Opened 6 years ago

Closed 6 years ago

Last modified 5 years ago

#12392 closed (wontfix)

Create_object generic view does not provide a way to pre-populate a form with dynamic data

Reported by: stewart.matheson@… Owned by: nobody
Component: Generic views Version: master
Severity: Keywords: pre-populate, generic, view, dictionary
Cc: Triage Stage: Unreviewed
Has patch: no Needs documentation: no
Needs tests: no Patch needs improvement: no
Easy pickings: UI/UX:

Description

To my knowledge which may be limited there is no simple way to pre-populate a form that is being used in a generic view for creating an object. It would be fantastic to be able to pass a dictionary of values to to create object method so that when the form is rendered this dictionary of values gets pre-populated in the form.

I apologise if this is an erroneous ticket. My experience with Django is limited however I have spent a lot of time reading the documentation and reading through the Django source code without having found any simple way of doing this.

Change History (8)

comment:1 Changed 6 years ago by Stewart <stew@…>

  • Needs documentation unset
  • Needs tests unset
  • Patch needs improvement unset
  • Version changed from 1.1 to SVN

comment:2 Changed 6 years ago by oyvind

May be related to #6735

comment:3 Changed 6 years ago by Stewart <stew@…>

A class-based approach would definitely work. To me it seems like a more sensible way of tackling generic views. However #6735 seems to specifically relate to list views where is this issue focuses around the create and update generic views. In a class-based approach ideally this could take an instance of the ModelForm. That way you could perform any operations on the instance that are needed such as binding data. That would definitely solve the issue and make generic views much simpler for displaying forms with pre-populated data.

comment:4 Changed 6 years ago by lukeplant

  • Resolution set to wontfix
  • Status changed from new to closed

Pass in your own form class which implements __init__ to provide the 'initial' keyword argument:

from django.forms import ModelForm
from myapp.models import MyModel

class MyModelForm(ModelForm):
    class Meta:
        model = MyModel

    def __init__(self, *args, **kwargs):
        kwargs['initial'] = {'field1':'val1'}
        return super(MyModelForm, self).__init__(*args, **kwargs)

Then pass MyModelForm as the form_class argument.

I didn't try this, but I'm fairly sure the basic approach should work. Since it is fairly simple and avoids cluttering the generic view interface, I'm closing WONTFIX.

comment:5 Changed 6 years ago by Stewart <stew@…>

Doesn't this solution assume I already know the values? What if I need to assign the values dynamically say from a GET parameter? There is no mechanism to do this. Or am I misunderstanding your solution?

comment:6 Changed 6 years ago by Stewart <stew@…>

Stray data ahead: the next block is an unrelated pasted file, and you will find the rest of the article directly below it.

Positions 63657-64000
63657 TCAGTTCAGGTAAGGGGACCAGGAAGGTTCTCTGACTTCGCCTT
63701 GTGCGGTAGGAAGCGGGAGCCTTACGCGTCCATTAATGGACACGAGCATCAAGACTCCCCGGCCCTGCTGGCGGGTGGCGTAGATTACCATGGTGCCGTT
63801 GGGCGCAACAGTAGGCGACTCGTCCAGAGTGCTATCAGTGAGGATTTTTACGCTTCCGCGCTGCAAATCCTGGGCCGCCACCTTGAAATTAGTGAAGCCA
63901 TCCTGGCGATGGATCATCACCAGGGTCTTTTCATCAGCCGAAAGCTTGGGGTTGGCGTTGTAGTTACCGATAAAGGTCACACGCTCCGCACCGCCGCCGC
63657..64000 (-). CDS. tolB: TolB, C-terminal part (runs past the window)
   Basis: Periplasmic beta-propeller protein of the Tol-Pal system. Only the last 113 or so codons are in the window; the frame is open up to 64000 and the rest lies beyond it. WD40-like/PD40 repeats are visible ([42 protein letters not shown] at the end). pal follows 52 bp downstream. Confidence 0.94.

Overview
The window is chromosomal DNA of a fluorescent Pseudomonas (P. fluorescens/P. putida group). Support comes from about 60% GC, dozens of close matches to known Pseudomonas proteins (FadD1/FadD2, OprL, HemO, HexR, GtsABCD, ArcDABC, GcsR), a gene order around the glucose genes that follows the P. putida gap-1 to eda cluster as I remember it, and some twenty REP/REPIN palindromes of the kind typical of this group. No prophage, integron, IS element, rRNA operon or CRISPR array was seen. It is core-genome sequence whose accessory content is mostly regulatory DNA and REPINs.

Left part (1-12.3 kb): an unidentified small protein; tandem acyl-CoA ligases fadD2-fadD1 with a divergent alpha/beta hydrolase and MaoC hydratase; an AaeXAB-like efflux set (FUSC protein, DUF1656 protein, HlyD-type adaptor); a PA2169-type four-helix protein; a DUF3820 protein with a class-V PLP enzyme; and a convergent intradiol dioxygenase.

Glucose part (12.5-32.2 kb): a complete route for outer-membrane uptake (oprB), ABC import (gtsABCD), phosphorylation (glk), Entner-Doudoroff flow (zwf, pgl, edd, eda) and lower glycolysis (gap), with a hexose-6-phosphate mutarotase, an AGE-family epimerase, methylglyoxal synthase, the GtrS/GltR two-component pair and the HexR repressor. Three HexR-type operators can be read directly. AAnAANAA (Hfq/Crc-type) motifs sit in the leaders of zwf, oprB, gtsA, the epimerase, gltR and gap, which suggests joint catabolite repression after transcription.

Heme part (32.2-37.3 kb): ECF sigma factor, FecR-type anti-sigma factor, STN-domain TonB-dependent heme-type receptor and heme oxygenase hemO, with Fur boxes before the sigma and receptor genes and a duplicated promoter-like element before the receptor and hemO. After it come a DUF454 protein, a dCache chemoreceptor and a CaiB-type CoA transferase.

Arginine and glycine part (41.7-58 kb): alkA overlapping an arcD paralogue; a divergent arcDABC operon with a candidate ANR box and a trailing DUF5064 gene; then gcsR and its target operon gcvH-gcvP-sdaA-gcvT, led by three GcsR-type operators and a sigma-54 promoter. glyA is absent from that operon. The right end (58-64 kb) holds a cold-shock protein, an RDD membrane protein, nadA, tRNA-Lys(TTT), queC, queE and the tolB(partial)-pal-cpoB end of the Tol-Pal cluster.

• Resolution wontfix deleted
  • Status changed from closed to reopened
  • Summary changed from Create_object generic view does not provide a way to pre-populate a form to Create_object generic view does not provide a way to pre-populate a form with dynamic data

comment:7 Changed 6 years ago by lukeplant

  • Resolution set to wontfix
  • Status changed from reopened to closed

If you need the values to be dynamic based on the request object (which you didn't mention before) you can do it by creating the model form in a function that wraps the create_object view:

from django.forms import ModelForm
from myapp.models import MyModel

def my_view(request):

    class MyModelForm(ModelForm):
        class Meta:
            model = MyModel
   
        def __init__(self, *args, **kwargs):
            kwargs['initial'] = {'field1': request.GET.get('field1','')}
            return super(MyModelForm, self).__init__(*args, **kwargs)

    return create_object(request, form_class=MyModelForm)

(If you haven't seen this before, it's called a closure - MyModelForm.__init__ is using the request object, which hasn't been passed in to that method, but is available because it is in the enclosing scope in which MyModelForm.__init__ is defined. For each call to my_view, a class called MyModelForm is created, and thrown away afterwards.)

If you need to get values out of the request, you have to do this in a view function that wraps create_object i.e. you cannot do it in the URL conf. Unless, of course, we added a keyword argument to create_object that is a callable that takes a request object and returns some values to be passed to the form as 'initial', but this is only highlighting that we are at the stage of very custom requirements that are best catered for either by writing your own view completely or using something like the code above. I'll admit that this isn't 'simple', but I wouldn't describe your actual requirements as that simple either, and since there are so many ways in which generic views could be customised we have to limit new options to things that cannot be done in other ways (at least until class based generic views arrive).

comment:8 Changed 5 years ago by bjourne

I came here from google because I had the same problem and I want to second stewart's idea. An "initial" argument on the create_object view to send to the form class' constructor would be really great.

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